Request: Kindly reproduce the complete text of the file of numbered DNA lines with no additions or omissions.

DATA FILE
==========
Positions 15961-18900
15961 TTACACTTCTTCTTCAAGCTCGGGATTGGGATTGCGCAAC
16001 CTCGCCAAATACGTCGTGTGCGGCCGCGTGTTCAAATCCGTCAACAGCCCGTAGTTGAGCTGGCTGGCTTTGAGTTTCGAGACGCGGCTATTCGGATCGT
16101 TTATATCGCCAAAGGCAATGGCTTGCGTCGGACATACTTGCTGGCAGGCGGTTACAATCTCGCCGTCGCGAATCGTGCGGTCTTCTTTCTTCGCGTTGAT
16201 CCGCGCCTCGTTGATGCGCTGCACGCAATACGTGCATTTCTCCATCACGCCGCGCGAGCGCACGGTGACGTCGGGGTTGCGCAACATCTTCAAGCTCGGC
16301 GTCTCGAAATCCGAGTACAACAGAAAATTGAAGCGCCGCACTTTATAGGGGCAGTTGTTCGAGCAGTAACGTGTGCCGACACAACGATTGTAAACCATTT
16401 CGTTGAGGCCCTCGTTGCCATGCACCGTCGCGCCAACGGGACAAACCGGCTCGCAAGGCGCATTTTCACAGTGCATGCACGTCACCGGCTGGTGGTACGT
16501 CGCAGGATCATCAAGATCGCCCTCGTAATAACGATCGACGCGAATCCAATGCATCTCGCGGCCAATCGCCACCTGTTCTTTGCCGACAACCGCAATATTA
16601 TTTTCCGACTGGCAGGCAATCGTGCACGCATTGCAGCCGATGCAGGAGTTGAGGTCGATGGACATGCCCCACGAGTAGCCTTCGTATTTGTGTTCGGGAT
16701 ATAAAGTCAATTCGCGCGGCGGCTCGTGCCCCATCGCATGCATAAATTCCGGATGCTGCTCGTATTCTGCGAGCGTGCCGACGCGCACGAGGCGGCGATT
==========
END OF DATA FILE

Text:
Positions 15961-18900
15961 TTACACTTCTTCTTCAAGCTCGGGATTGGGATTGCGCAAC
16001 CTCGCCAAATACGTCGTGTGCGGCCGCGTGTTCAAATCCGTCAACAGCCCGTAGTTGAGCTGGCTGGCTTTGAGTTTCGAGACGCGGCTATTCGGATCGT
16101 TTATATCGCCAAAGGCAATGGCTTGCGTCGGACATACTTGCTGGCAGGCGGTTACAATCTCGCCGTCGCGAATCGTGCGGTCTTCTTTCTTCGCGTTGAT
16201 CCGCGCCTCGTTGATGCGCTGCACGCAATACGTGCATTTCTCCATCACGCCGCGCGAGCGCACGGTGACGTCGGGGTTGCGCAACATCTTCAAGCTCGGC
16301 GTCTCGAAATCCGAGTACAACAGAAAATTGAAGCGCCGCACTTTATAGGGGCAGTTGTTCGAGCAGTAACGTGTGCCGACACAACGATTGTAAACCATTT
16401 CGTTGAGGCCCTCGTTGCCATGCACCGTCGCGCCAACGGGACAAACCGGCTCGCAAGGCGCATTTTCACAGTGCATGCACGTCACCGGCTGGTGGTACGT
16501 CGCAGGATCATCAAGATCGCCCTCGTAATAACGATCGACGCGAATCCAATGCATCTCGCGGCCAATCGCCACCTGTTCTTTGCCGACAACCGCAATATTA
16601 TTTTCCGACTGGCAGGCAATCGTGCACGCATTGCAGCCGATGCAGGAGTTGAGGTCGATGGACATGCCCCACGAGTAGCCTTCGTATTTGTGTTCGGGAT
16701 ATAAAGTCAATTCGCGCGGCGGCTCGTGCCCCATCGCATGCATAAATTCCGGATGCTGCTCGTATTCTGCGAGCGTGCCGACGCGCACGAGGCGGCGATT